I have to admit right at the start that the title I chose for this post is intentionally simplistic. Even among non-scientists like me, it’s generally understood that the old notion that there are single genes responsible for complex physical characteristics, capabilities, or behaviors is badly misguided. Instead, even relatively easy-to-measure traits like height are the product of complex interactions between many genes, and are also influenced by environment and individual experience (think “training”) that results in the expression or suppression of certain genes.
In his book “The Sports Gene,” David Epstein makes a strong case that genetics is the key to athletic excellence, but that many other factors come into play that help determine the athletic destiny of any individual. To use one of his examples, as a group, professional baseball players are blessed with extraordinarily good eyesight, but having the genetic gift of good eyesight does not guarantee you will be a professional baseball player. But if you DON’T have great eyesight, your path to the majors will be a lot harder.
So with that apology out of the way, I was fascinated to read recently of research into the genetic basis of a phenomenon that we prize almost above all others in longer running events. I’m talking about the burst of speed unleashed late in a race, the sudden acceleration that defies fatigue and seems to come out of nowhere from athletes who appeared a few minutes earlier to be hanging on for dear life. In short, I’m talking about the ability to “kick.”
As someone who is usually on the receiving end of someone else’s kick, I have always wondered why certain runners seem to have the knack for the lethal kick. Even back in junior high school I wondered at it and feared it. In high school, we all knew the runners in our league who had the fastest finishes, and we spent endless hours scheming how to “break” them or neutralize their kicks. Mostly we failed. Later, when I began to coach high school athletes, the conversations continued. Sure, I coached a few kids who had great kicks, but they hardly needed advice from me. All they needed to do was make sure they were near the front with 200m to go and their kicks would do the rest. But most kids were, like me, lacking in whatever it was that emerged at the end of race and carried some kids to glory and others to puzzled runner-up status.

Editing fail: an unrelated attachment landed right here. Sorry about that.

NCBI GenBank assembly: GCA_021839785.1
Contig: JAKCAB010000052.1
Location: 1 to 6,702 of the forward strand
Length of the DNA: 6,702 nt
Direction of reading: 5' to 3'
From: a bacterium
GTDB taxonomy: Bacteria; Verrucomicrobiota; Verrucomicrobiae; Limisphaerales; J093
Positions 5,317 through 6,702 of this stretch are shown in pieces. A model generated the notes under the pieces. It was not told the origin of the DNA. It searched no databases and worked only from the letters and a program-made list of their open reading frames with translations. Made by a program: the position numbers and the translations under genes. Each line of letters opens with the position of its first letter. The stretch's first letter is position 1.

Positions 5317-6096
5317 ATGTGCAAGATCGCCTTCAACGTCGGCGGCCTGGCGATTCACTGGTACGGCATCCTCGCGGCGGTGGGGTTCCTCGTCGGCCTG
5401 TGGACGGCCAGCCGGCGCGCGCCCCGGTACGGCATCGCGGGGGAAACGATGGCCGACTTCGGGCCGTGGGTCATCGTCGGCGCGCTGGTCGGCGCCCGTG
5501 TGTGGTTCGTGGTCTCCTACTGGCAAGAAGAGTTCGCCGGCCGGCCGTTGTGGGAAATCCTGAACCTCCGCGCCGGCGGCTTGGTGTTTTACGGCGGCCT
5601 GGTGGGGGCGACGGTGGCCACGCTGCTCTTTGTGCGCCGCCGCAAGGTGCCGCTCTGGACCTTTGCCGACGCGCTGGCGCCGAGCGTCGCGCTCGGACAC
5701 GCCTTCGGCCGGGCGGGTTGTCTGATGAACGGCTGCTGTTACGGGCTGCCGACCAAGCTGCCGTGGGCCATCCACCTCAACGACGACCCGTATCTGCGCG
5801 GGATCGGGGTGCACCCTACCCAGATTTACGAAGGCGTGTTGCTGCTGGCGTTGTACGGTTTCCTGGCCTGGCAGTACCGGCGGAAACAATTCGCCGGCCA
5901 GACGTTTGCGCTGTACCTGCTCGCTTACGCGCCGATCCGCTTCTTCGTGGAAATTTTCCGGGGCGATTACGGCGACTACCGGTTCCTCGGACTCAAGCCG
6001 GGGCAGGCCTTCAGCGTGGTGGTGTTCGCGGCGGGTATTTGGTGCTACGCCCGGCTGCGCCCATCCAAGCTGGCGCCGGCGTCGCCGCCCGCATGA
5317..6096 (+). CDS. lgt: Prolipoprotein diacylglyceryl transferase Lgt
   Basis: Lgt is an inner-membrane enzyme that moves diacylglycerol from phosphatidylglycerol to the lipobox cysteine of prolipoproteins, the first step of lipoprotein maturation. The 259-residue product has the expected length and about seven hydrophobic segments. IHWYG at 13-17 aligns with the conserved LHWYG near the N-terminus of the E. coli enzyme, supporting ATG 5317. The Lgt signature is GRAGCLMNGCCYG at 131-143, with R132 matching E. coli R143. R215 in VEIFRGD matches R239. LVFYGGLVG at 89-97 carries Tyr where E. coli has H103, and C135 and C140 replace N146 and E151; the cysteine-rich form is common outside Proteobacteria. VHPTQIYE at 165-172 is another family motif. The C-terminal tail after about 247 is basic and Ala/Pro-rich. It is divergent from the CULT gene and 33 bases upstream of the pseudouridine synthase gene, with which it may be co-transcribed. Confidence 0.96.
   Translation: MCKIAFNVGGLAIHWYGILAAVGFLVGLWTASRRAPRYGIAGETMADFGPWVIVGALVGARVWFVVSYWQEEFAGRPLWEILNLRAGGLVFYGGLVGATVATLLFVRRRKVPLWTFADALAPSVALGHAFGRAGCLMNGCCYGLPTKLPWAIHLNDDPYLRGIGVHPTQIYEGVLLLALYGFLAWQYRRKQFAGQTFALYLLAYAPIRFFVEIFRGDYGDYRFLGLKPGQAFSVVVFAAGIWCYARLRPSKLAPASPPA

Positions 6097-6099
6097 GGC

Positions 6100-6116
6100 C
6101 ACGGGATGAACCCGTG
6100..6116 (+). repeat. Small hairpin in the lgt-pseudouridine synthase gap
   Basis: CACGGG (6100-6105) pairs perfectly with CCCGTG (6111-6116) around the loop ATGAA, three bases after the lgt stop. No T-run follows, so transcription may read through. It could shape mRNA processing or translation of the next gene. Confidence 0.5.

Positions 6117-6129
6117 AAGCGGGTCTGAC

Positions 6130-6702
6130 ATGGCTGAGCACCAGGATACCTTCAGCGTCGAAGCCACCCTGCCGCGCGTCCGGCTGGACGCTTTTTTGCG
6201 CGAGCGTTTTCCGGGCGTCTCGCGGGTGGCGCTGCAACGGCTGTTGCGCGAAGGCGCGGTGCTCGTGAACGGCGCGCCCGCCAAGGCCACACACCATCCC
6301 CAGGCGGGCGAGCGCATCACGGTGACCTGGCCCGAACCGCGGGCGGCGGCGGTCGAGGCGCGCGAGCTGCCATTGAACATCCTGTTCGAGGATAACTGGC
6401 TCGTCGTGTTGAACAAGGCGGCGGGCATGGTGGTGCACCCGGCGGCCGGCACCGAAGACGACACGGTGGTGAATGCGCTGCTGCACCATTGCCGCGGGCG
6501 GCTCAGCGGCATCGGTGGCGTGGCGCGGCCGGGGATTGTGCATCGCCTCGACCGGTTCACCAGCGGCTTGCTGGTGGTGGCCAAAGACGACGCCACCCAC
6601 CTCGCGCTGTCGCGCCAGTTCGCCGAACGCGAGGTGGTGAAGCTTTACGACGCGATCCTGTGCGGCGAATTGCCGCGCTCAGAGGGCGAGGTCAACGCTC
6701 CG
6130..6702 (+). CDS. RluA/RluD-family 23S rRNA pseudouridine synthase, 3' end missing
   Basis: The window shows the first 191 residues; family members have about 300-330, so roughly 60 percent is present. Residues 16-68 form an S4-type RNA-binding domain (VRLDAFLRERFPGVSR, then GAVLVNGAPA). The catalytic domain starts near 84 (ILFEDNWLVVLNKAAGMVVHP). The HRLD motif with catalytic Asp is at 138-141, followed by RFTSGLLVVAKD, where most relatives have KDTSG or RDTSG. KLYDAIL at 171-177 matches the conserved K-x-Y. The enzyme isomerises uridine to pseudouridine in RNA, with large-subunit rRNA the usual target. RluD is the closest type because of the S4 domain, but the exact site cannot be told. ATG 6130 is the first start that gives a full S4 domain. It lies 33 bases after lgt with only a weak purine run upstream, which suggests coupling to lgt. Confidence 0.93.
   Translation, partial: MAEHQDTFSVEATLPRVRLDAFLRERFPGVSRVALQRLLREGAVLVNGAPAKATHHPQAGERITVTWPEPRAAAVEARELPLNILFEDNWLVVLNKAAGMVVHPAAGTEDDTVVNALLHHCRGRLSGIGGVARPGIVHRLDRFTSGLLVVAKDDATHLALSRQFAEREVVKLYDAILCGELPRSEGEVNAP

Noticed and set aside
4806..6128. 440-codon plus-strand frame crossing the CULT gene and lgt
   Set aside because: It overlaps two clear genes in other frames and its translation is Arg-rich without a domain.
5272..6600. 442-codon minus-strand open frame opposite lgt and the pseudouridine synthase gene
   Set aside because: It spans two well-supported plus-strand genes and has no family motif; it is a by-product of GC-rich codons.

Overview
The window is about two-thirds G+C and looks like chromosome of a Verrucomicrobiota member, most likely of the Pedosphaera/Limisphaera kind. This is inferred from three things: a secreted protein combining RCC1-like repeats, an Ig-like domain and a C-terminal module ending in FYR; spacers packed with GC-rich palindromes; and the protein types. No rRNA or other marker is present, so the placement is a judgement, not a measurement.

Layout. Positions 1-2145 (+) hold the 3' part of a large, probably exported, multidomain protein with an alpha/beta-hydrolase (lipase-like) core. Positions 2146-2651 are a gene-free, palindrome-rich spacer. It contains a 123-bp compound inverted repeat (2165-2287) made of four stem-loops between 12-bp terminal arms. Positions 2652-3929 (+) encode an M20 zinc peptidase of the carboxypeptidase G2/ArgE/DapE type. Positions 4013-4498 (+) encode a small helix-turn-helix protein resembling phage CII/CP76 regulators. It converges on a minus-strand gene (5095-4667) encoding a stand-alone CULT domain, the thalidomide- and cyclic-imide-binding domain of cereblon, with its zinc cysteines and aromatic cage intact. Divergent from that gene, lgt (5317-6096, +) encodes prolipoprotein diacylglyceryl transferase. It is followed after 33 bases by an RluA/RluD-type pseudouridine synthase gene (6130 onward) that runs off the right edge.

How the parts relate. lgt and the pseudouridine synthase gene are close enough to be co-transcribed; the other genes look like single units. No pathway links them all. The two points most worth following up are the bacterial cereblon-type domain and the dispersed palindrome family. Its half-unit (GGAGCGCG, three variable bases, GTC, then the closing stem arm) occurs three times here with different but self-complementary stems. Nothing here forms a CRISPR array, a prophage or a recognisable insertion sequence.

But recent studies from the Exercise Physiology lab at Oregon State have identified a set of traits that seem to be common to runners who demonstrate exceptional abilities to kick, and yes, at least some of those traits are associated with specific gene mutations.
The study itself had to overcome a number of challenges to arrive at its conclusions. The first challenge was to agree on a rigorous definition of a kick, an objective way to measure the efficacy of a kick, and then identify good kickers. The team at OSU analyzed hundreds of hours of video of collegiate races, provided by FloTrack’s professional video library (FloPro-L). With the help of the OSU computer science dept., the research team developed an artificial intelligence algorithm, FloPro-L AI, capable of flagging videos that showed dramatic changes in the relative positions of the runners in the final 30 seconds of each race.
From this raw data, the researchers were able to distinguish between the large number of relatively modest kicks and the examples of truly exceptional kicks. These “badass” kicks had in common the following characteristics:
- Acceleration relative to the avg. velocity of the race > 0.04012016 m/s^2
- Velocity in final 100m > avg. velocity of that runner’s 800m PR
- Number of competitors on the ground or with their hands on their knees in the minute after the end of race > 0.5 x participants
Having identified a population of exceptional kickers, and a suitable control group, from among the NCAA athletes, the researchers then spent several months collecting data on each athlete in each group. They also ran a battery of standard physiological tests, including V02 Max, muscle contractility tests, functional mobility tests, etc. Finally, they sequenced individual genomes, focusing on genes previously identified as being associated with superior speed, endurance, etc.
While I don’t have the space to review all their findings, I’ll summarize by saying that the badass kickers had a surprising mix of traits, combining what we informally call “speed endurance” with a gene associated with rapid muscle contraction that is found dis-proportionally in world-class sprinters and jumpers. Intriguingly, the great kickers showed BELOW AVERAGE mental acuity in some areas, for example, multi-tasking and spatial reasoning. Perhaps most fascinating was the observation that compared to the control group, the kickers had almost no ability whatsoever to evaluate their own physical state in treadmill tests and other physiological benchmarks. Essentially, they didn’t seem to know when they were tired and when they were not.
Lead researcher for the OSU team (and active runner herself), Dr. Arli Ploof, summarized the surprising findings with this comment:
“We’ve always suspected that great kickers were different, and now we are beginning to understand those physical and mental differences, and their basis in individual genetic variations. Back when I was running competitively, we used to shake our heads and say “No brain, no pain,” to make ourselves feel better about being out-kicked again by someone who seemed unaware of the fatigue that we ourselves felt so keenly. It turns out that we might have been on to something.”